I think that was the first time I’d ever really seen a funnel form like that right in front of my eyes. So badly wanted it to touch the ground.

Another world

Standing here, near Bledsoe, Texas on the night of May 29th...it felt like I had traveled to another planet. The wind, the storm, the lightning...but it was the surreal orange glow everywhere that created this otherworldy mood which I'll never forget.

Standing here, near Bledsoe, Texas on the night of May 29th…it felt like I had traveled to another planet. The wind, the storm, the lightning…but it was the surreal orange glow everywhere that created this otherworldly mood which I’ll never forget. It was utterly amazing and mesmerizing. One of those moments you wish would never end.

Rapid City III

Another lightning bolt from that beautiful supercell on June 1st over Rapid City, South Dakota. The storm was dying out at this stage, but the lightning was incredible, especially viewing it from up high. So thankful again to my buddy James Langford for guiding me up to the top via cell phone.

Another lightning bolt from that beautiful supercell on June 1st over Rapid City, South Dakota. The storm was dying out at this stage, but the lightning was incredible, especially viewing it from up high. So thankful again to my buddy James Langford for guiding me up to the top via cell phone.

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The Growler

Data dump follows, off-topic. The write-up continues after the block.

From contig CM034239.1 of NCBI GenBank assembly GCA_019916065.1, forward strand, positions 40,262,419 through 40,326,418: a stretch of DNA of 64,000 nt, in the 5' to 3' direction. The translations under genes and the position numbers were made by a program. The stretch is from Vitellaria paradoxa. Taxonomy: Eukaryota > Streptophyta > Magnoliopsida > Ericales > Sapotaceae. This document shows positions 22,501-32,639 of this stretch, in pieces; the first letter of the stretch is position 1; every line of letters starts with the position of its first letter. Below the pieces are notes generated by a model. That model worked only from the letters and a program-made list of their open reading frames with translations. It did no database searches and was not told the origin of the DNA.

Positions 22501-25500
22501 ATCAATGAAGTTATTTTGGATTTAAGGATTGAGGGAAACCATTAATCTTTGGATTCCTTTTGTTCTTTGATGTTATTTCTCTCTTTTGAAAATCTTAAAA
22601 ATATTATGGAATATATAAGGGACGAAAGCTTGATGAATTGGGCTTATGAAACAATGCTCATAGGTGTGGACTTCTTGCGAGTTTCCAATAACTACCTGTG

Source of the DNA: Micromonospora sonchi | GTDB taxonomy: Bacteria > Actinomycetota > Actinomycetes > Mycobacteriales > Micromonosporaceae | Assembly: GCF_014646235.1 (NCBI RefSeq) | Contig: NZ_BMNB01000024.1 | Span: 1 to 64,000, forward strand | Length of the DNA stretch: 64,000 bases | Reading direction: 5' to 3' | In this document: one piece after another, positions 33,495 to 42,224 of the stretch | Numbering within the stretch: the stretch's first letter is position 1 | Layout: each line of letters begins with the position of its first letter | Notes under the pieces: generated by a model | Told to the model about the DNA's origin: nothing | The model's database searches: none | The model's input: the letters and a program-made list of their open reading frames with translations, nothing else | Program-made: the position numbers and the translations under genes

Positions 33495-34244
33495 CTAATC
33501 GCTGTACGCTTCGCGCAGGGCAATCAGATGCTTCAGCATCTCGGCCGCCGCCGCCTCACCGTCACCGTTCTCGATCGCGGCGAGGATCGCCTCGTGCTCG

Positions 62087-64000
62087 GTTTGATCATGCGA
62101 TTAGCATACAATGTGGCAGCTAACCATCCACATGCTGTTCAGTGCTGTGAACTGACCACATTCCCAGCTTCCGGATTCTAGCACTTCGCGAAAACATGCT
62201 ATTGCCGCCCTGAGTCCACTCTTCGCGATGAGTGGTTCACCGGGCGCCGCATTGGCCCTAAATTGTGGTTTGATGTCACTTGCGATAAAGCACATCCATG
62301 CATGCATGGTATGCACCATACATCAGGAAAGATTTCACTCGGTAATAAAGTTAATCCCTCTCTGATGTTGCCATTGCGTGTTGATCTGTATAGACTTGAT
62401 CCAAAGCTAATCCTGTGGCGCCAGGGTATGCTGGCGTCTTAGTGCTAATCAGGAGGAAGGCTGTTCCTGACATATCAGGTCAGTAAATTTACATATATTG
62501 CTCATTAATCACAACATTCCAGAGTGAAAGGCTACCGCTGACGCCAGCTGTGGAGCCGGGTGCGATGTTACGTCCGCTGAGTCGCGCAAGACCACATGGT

Probably my favorite photo from spending 14 days on the plains in the spring of 2015. This intense, nasty looking supercell was approaching Lamar, Colorado with a tornado warning and huge hail. This was an image I didn't even edit or remember I had taken until well into the summer. What a surprise to stumble upon it.
(please click to view on black // canon 5d mark iii, canon 16-35mm f/2.8 l, iso 100, 16mm, f/5, 1/50th // buy print)

Sometimes an image is so important to you, so special, that you almost never want to share it. Fear maybe? That you will be the only one who loves it? Or once you share it, the rest of your current work waiting for the light of day just pales in comparison?

For me, it’s both. And maybe some other, more personal reasons. I never want to tell people how to feel about my photos. I want them to discover it on their own. So I rarely try to build up an image as one of my best or favorites.

But this one. This one. I didn’t even know I had it for awhile. It didn’t jump out at me at first because it was a quick snap from the road as we stopped for a second to evaluate things. I knew I took it for a reason, but on my computer, the RAW file was flat. One day late this summer, I saw it again and stared at it and was like…how did I miss this??

These are the images I want to capture. A storm’s raw emotion. It’s anger. It’s beauty. The textures, the motion, the crazy colors…and the simple landscape.

This is why I love what I do. I hope you enjoy this one. It’s the best thing I’ve done this year.

(South of Lamar, Colorado, May 24th, 2015)

PS. I will be doing a screencast soon on how I edited this one, if you subscribe to my newsletter, you will get notified when it’s available. Do that right here.

Inferno

Inferno
(please click to view on black // canon 5d mark ii, canon 16-35mm f/2.8 l, 16mm, f/10, iso 100, 0.5 sec // buy print)